But not everybody was convinced about Angus Mc Bean photo session. On March 5th, EMI staff photographer John Dove took publicity pictures of the Beatles in and round the EMI-house. On some of these also Dick James, George Martin and Brian Epstein can be spotted. Afterward he tried to make a suitable picture for the album-cover, with the Beatles fooling around with a parking meter at the nearby Montague Place and jumping of the steps of the EMI studio (later renamed Abbey Road Studios).

At last it was decided that the Angus McBean picture in the staircase was the best option. The cover made the staircase so famous that when, at the end of the ‘90s EMI vacated the premises at Manchester Square and moved to alternative office accommodation, the staircase was dissembled and painstakingly rebuild on the new premises.

 
 

 
 

In 1969, the Beatles asked McBean to recreate this shot. Although the 1969 photograph was originally intended for the then-planned Get Back album, it was not used when that project saw eventual release in 1970 as Let It Be. Instead, the 1969 photograph, along with an unused photograph from the 1963 photo shoot, was used in 1973 for the Beatles’ retrospective albums 1962–1966 and 1967–1970. Another unused photograph from the 1963 photo shoot was used for The Beatles (No. 1) (also released in 1963) and the bootleg Come Together (The Beatles In The ‘90s).

Suppressed Human Emotions

Stills from Un Chien Andalou (An Andalusian Dog)

 
 

Federico García Lorca crowded his thoughts onto a sheet of stationery from a Barcelona cafe. “I want to weep,” he wrote to Salvador Dalí. “I’ve behaved like an indecent donkey’s ass with you, you who are the best thing in the world for me. As the minutes go by I see it clearly and I am truly sorry. But this only increases my affection for you and my attachment to your way of thinking and your human quality.” Lorca avoided saying more about what had taken place between the two men.

The friendship with Lorca had a strong element of mutual passion, but Dalí rejected the erotic advances of the poet. With the success of Gypsy Ballads, came an estrangement from Dalí and the breakdown of a love affair with sculptor Emilio Soriano Aladrén. These brought on an increasing depression to Lorca, a situation exacerbated by his anguish over his homosexuality. He felt he was trapped between the persona of the successful author, which he was forced to maintain in public, and the tortured, authentic self, which he could only acknowledge in private. He also had the sense that he was being pigeon-holed as a “gypsy poet”. He wrote: “The gypsies are a theme. And nothing more. I could just as well be a poet of sewing needles or hydraulic landscapes. Besides, this gypsyism gives me the appearance of an uncultured, ignorant and primitive poet that you know very well I’m not. I don’t want to be typecast”. Growing estrangement between García Lorca and his closest friends reached its climax when surrealists Dalí and Luis Buñuel collaborated on their film Un Chien Andalou (An Andalusian Dog). García Lorca interpreted it, perhaps erroneously, as a vicious attack upon himself. At this time Dalí also met his future wife Gala. Aware of these problems (though not perhaps of their causes), García Lorca’s family arranged for him to take a lengthy visit to the United States in 1929–30.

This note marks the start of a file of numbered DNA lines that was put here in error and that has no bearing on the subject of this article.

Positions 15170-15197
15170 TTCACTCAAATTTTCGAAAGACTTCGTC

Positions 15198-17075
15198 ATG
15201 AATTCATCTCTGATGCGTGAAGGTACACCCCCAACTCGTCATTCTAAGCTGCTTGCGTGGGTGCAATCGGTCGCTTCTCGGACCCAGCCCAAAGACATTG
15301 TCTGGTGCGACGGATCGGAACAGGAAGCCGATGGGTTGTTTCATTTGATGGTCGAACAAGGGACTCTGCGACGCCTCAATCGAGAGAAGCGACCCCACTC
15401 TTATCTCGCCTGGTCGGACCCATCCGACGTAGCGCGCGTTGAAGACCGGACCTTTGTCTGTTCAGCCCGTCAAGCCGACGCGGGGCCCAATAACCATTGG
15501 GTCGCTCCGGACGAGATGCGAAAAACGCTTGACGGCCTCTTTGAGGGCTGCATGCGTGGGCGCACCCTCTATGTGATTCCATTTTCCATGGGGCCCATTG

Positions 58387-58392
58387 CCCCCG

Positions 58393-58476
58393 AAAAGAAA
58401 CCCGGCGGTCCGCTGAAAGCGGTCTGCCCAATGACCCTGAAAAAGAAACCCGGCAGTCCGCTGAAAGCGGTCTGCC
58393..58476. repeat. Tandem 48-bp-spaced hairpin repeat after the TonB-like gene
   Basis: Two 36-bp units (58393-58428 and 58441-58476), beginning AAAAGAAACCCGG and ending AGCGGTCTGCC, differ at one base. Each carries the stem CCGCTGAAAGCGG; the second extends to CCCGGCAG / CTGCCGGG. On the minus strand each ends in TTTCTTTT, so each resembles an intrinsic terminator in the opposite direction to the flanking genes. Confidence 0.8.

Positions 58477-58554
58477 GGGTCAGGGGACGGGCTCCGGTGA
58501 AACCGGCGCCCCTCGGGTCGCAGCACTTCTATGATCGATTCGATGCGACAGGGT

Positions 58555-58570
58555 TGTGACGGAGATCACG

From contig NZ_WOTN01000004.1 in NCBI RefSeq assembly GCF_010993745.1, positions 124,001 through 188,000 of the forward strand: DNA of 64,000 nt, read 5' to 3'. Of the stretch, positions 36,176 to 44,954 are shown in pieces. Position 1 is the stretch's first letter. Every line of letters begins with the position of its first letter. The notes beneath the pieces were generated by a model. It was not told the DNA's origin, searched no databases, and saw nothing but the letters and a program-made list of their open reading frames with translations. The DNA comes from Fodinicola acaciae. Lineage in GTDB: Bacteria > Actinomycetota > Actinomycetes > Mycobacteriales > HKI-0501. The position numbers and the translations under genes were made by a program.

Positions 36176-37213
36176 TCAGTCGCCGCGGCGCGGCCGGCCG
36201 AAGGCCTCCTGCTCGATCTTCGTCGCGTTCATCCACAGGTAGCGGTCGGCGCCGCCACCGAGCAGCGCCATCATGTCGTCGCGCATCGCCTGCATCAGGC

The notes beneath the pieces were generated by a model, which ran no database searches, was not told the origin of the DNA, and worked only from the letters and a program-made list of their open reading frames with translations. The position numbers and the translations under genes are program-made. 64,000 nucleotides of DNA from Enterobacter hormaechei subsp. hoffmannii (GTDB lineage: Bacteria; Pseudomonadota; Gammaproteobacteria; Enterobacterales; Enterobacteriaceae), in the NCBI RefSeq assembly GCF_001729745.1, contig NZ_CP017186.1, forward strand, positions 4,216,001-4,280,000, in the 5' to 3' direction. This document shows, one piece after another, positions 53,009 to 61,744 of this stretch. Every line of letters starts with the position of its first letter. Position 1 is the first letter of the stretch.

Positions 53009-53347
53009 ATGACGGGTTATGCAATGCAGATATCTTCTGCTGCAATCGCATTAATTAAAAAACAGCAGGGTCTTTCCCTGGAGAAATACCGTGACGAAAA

Un Chien Andalou is a 1929 silent surrealist short film by the Spanish director Luis Buñuel and artist Salvador Dalí. It was Buñuel’s first film and was initially released in 1929 with a limited showing at Studio des Ursulines in Paris, but became popular and ran for eight months. The film has no plot in the conventional sense of the word. The chronology of the film is disjointed, jumping from the initial “once upon a time” to “eight years later” without the events or characters changing very much. It uses dream logic in narrative flow that can be described in terms of then-popular Freudian free association, presenting a series of tenuously related scenes. The film was financed by Buñuel’s mother, and shot in Le Havre and Paris at the Billancourt studios over a period of 10 days in March 1928.

The film has no plot in the conventional sense of the word. The chronology of the film is disjointed, jumping from the initial “once upon a time” to “eight years later” without the events or characters changing very much. It uses dream logic in narrative flow that can be described in terms of then-popular Freudian free association, presenting a series of tenuously related scenes.

The film opens with a title card reading “Once upon a time”. A middle-aged man (Luis Buñuel) sharpens his razor at his balcony door and tests the razor on his thumb. He then opens the door, and idly fingers the razor while gazing at the moon, about to be engulfed by a thin cloud, from his balcony.